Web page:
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Greg Gottlieb on Trump’s halting of WHO funding
Wrong Move at the Wrong Time
The recent decision by President Trump to halt funding to the WHO has been strongly and rightly condemned by many world leaders, including the U.N. Secretary General António Guterres, the French Foreign Minister Jean-Yves Le Drian, New Zealand Prime Minister Jacinda Ardern, and Bill Gates, whose foundation is the second largest donor to WHO. The withdrawal of funds at a crucial time in fighting the COVID-19 pandemic will create impacts far beyond the President’s dispute over WHO performance. It will hurt the hundreds of millions of people who rely on help from WHO, even when the world is not fighting a pandemic. These are the most vulnerable people in the world, who are being made even more vulnerable as COVID-19 adds to the dangers they already face.
WHO provides vital health services around the world. Its critical health services for vulnerable populations include vaccination campaigns, supporting critical health surveillance systems to monitor disease outbreaks such as cholera and measles, and coordinating responses to such outbreaks. Globally, its recent work on COVID-19 is an example of the role it plays around the globe to help meet pandemics.
An important part of WHO’s remit is to support more than 130 million refugees and internally displaced persons—who have been forced from their homes, have had their support systems broken, and are now reliant on international relief and care—and the countries and regions that host these displaced people. For example, in the massive Rohingya refugee camp in Bangladesh, WHO provides crucial support to a health system that struggles to deal with the needs of more than 800,000 refugees. If COVID-19 were to strike a densely populated camp like those in Bangladesh or any humanitarian context where health systems are weak and people are already vulnerable, the impact could be catastrophic.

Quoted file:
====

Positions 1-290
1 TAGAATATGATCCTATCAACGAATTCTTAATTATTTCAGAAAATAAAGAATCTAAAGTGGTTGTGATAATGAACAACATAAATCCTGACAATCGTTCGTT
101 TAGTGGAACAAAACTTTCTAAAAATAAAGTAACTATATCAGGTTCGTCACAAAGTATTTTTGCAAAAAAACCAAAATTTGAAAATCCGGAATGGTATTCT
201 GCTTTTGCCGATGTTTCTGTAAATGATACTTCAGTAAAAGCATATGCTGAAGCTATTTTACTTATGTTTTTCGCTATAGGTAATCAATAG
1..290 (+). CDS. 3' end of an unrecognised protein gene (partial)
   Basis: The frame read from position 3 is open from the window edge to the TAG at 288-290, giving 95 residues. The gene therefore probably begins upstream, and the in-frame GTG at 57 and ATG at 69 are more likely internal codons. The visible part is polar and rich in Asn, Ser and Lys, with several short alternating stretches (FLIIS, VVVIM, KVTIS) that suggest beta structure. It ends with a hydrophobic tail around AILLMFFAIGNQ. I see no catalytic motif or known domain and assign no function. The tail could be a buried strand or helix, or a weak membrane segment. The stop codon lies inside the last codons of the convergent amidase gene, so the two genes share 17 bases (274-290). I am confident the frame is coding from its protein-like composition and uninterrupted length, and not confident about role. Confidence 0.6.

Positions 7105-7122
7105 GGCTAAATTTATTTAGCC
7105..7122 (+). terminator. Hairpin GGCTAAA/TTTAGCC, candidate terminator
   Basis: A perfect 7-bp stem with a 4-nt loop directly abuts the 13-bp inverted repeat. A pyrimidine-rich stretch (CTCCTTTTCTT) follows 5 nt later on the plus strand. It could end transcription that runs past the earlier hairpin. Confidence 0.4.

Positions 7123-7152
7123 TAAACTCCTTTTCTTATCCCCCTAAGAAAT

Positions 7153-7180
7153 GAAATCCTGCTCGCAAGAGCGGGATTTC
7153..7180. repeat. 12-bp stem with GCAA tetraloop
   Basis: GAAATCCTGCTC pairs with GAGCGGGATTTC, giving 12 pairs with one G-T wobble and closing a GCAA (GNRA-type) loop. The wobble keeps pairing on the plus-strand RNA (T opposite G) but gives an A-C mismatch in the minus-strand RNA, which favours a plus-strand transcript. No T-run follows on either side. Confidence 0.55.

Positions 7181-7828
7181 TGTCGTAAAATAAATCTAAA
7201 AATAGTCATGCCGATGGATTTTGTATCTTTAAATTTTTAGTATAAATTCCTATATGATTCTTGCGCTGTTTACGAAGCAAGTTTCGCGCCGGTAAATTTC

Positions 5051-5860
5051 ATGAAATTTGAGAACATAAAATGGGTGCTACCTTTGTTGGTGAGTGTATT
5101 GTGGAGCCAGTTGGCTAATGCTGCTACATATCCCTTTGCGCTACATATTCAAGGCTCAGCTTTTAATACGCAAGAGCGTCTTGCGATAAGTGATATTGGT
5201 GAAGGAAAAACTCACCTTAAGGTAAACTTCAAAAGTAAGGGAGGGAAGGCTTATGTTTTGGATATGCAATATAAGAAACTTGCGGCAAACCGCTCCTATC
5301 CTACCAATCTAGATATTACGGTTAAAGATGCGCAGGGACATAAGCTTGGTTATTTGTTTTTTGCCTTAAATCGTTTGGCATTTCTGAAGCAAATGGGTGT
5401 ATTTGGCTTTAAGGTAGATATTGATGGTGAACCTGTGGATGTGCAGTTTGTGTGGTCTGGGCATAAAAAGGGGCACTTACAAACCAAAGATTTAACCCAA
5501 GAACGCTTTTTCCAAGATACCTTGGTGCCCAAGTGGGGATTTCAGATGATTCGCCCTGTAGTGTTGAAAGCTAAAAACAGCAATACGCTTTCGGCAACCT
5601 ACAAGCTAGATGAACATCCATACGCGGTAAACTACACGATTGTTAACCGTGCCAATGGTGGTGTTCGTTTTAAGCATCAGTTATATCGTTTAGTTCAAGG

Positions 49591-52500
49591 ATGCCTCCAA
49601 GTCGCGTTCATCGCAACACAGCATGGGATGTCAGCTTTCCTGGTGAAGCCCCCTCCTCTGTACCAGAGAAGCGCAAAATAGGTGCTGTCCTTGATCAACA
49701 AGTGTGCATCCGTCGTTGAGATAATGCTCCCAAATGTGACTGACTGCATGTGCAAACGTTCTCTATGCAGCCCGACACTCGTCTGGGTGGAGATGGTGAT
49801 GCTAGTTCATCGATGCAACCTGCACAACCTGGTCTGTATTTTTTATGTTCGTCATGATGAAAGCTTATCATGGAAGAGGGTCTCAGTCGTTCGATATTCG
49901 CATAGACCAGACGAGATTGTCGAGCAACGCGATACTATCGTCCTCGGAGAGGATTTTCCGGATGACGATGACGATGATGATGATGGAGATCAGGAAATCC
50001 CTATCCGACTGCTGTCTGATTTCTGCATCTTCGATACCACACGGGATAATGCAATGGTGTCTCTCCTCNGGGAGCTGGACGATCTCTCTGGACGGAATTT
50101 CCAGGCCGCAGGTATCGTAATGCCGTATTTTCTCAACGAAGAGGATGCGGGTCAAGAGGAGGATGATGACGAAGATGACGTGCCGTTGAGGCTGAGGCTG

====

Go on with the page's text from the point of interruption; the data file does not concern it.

What we do have in such places is an inadequate number of dedicated doctors, nurses, and community health workers who rely on advice and supplies from WHO to do their work. Without funding, their jobs and/or the support and materials they need to do their jobs could disappear at a time when they are most needed by the most vulnerable populations.
Eliminating WHO funding means weakening surveillance and support for health systems in the global south that lack the means to deal with a virus outbreak. Therefore, now is clearly not the time to withdraw funds from WHO, or any other humanitarian organization. Instead, the United States should maintain its generous support for most vulnerable as it grapples with its own crisis. This should not be looked at as a zero-sum crisis. The Feinstein International Center urges President Trump to reverse his decision on funding WHO.
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